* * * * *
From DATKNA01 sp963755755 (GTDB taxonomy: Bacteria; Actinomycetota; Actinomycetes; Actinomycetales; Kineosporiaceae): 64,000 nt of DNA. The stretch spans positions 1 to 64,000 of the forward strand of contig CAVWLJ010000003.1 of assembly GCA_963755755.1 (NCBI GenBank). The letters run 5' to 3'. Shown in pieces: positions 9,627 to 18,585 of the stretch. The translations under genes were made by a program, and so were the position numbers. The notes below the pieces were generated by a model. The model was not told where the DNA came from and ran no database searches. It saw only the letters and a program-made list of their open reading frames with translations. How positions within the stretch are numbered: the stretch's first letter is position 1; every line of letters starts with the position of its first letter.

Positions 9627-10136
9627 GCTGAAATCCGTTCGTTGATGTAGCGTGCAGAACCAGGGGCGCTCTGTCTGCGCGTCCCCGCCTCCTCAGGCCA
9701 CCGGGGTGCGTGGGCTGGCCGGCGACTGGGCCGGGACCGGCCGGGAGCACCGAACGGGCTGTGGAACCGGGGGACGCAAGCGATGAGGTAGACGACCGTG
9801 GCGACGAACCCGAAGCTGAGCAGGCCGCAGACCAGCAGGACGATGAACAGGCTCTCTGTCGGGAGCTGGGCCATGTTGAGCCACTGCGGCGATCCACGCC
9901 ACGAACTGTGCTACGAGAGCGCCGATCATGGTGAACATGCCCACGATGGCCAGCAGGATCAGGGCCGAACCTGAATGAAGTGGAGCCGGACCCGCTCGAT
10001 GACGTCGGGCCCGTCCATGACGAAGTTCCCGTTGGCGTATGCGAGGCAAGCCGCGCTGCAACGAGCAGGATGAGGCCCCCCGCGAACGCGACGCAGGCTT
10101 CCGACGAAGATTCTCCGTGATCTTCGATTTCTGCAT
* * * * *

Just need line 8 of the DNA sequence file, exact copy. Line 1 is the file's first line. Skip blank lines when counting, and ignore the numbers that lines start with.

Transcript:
10101 CCGACGAAGATTCTCCGTGATCTTCGATTTCTGCAT